say when a goal is scored and it sounds so unnatural. Other
commentators just shout, ‘Goal!’ when someone scores and that’s the
normal thing to do.
Liverpool I like Andy Gray but Jonathan Pearce is my favourite.
He gets so involved that when I hear him talking about a goal, it’s
like I’m there, and he’s in the middle of the crowd with me.
Arsenal John Motson can be irritating too but Mark Lawrenson just tries to do a one-line joke every five minutes.
Tottenham Lawrenson brings a whole new angle to football
punditry because he’s so unintentionally camp. I can’t take him
seriously. I don’t know if it’s because of the mullet and moustache he
used to have, or because he’s always trying to crack a joke.
Liverpool Those two are trying to be the new Saint and Greavsie and it’s not working at all!
If you don’t watch your team live every week, are your opinions moulded by the media more than match-going fans?
Tottenham I have friends who go to every match and they tell me
I don’t see the whole picture on TV, only where the ball goes, and I
miss all the off-the-ball running. But I think you also miss certain
things live that you can see on TV. There is a 60-minute highlights
programme on Sky featuring every match Spurs play, so I always watch
that and then I make my own opinion.
Liverpool Same here. I have the Liverpool TV channel and I will
watch every game on that before I form an opinion. I see the player
ratings in a paper and I never believe them until I see the games
myself. Steven Gerrard does have bad games occasionally but you would
never think it from his ratings. It’s like they’re all scared to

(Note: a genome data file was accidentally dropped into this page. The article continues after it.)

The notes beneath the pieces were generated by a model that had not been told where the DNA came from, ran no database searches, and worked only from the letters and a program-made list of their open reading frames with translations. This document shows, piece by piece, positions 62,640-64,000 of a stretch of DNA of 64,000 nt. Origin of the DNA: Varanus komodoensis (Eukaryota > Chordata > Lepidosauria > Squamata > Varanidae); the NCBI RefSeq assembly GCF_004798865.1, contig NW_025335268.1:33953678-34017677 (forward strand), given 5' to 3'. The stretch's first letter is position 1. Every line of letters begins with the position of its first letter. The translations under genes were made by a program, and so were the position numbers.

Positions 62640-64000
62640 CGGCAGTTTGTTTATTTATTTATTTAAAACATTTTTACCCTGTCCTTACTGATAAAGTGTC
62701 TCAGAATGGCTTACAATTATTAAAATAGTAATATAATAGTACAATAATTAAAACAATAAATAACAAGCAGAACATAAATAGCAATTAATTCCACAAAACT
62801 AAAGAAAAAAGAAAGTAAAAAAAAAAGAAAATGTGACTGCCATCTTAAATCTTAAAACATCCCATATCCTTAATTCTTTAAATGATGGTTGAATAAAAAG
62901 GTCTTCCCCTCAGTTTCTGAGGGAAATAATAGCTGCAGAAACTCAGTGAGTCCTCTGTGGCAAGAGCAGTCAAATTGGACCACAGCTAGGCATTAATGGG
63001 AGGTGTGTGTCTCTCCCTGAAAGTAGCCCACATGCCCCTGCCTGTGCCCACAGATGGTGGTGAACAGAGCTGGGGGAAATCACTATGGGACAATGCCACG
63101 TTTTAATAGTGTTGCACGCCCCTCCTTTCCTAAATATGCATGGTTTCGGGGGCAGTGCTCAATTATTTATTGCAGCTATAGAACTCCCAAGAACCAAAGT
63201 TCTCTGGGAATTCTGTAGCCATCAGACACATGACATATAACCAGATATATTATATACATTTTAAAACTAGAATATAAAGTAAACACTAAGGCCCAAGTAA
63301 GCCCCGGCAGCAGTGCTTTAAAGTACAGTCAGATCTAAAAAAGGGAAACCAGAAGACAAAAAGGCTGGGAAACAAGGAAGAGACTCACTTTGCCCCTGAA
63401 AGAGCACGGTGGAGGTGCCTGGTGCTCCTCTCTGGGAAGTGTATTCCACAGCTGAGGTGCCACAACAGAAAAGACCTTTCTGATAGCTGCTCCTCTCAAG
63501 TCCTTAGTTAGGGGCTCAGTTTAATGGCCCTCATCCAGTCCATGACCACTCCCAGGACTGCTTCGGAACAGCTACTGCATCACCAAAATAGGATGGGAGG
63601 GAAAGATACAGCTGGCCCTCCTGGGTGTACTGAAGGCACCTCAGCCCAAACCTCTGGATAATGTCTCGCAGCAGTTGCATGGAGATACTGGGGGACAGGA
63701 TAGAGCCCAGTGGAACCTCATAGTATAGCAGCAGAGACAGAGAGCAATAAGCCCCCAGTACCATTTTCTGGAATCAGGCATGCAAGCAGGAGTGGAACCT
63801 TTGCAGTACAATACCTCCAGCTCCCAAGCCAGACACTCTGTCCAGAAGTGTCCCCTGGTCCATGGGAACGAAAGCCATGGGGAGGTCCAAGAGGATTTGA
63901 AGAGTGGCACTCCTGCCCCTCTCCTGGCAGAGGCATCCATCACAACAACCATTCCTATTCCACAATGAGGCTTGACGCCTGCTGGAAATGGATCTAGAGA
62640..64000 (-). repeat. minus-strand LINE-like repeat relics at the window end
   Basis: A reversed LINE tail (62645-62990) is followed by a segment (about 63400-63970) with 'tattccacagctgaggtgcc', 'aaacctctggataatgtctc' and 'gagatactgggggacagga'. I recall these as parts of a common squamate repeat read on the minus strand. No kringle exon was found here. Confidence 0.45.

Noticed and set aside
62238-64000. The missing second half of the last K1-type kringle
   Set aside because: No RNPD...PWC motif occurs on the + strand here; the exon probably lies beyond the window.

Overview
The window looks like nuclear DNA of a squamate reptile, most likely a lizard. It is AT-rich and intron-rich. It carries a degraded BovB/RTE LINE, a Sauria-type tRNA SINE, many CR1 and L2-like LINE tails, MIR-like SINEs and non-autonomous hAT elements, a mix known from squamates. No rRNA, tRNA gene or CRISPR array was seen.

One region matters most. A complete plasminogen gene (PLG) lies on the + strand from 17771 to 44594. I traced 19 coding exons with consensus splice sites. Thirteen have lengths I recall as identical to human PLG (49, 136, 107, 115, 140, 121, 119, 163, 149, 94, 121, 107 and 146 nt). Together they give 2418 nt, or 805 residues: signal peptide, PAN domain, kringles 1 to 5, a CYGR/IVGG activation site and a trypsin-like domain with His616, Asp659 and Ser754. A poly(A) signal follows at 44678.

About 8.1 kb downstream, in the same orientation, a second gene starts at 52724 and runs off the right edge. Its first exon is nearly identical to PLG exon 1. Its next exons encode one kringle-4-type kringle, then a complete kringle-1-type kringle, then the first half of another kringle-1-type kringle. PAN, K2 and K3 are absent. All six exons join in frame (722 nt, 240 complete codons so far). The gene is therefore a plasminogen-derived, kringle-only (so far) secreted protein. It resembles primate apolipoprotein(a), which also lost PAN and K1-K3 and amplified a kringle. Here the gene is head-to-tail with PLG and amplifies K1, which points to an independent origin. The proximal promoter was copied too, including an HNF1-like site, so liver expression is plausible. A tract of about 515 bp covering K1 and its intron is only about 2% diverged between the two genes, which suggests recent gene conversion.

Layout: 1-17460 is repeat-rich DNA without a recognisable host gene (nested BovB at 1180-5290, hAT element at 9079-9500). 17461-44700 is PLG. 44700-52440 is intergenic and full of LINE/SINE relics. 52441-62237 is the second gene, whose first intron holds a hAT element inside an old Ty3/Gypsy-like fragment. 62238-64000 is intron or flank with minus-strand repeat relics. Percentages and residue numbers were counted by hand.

criticise him because he’s a big player. So I watch the game, even if
it’s a day or two late, and then make my own judgement.
West Ham I watch every game live on an Arabic TV channel in the
pub. I find fans that watch the game live often get it wrong too, and
follow each other. An example would be Carlton Cole, who gets booed
every time he plays, and he’s not that bad, while Dean Ashton gets
cheered and he’s not that good. If you weren’t seeing the games either
live or on TV, you might be influenced by the match reports, but then
the crowd does have an influence even when you’re there.
Arsenal You can be misled if you don’t see the whole game in
full because the media do have their own agenda. Personally I use the
Arseblog website – that keeps me up to date with what people are saying
and what the gossip is, because that’s one thing you miss by not going
to the stadium.
Do other fans treat you as a second-class fan because you don’t go to matches?
Arsenal It is quite contentious as the amount of games you go to
is still seen as an indicator of how big a fan you are. You’re
definitely not seen as a true fan if you don’t go so often, so I think
there still is a stigma.
Liverpool I get it in the neck from my brother and my other
mates, they say I’m not a fan as I don’t go to games. But as far as I’m
concerned, I am a true fan. Liverpool are the only team I’ve ever
supported, even when they were going through bad times, and that will
never change. But I’m having to justify myself less than I used to
Tottenham It’s getting to the stage where the
wealthy fans want their living-room experience transported to the
stadium, and the real fans are at the pub. But in 10 years, the guy in
the pub will say to the guy in the corporate seat, “You’re not a true
supporter because you go to the stadium.”
Do you feel like a true fan of your team, as much of a fan as one who goes to games?
Liverpool It doesn’t mean you’re not a fan just because you
don’t go to the match. If you want to lock yourself away when you lose,
you are a fan. If what your team does on the pitch affects you and
affects your mentality, you’re a true fan. It’s about someone who has
that connection with the club.
West Ham I know I’m a true
West Ham fan and people whose opinions I care about know I’m a true
West Ham fan. Everyone has a different definition of a true fan. My
view of a true fan is someone who knows what West Ham is about: we
don’t win trophies but we play football a certain way, and we don’t
slag off players for being crap as long as they put in the effort.
Arsenal The credit check of a fan’s credentials will never
change. You always check out someone’s knowledge of the club and I’m
more on the receiving end of that. I accept I don’t go to many games.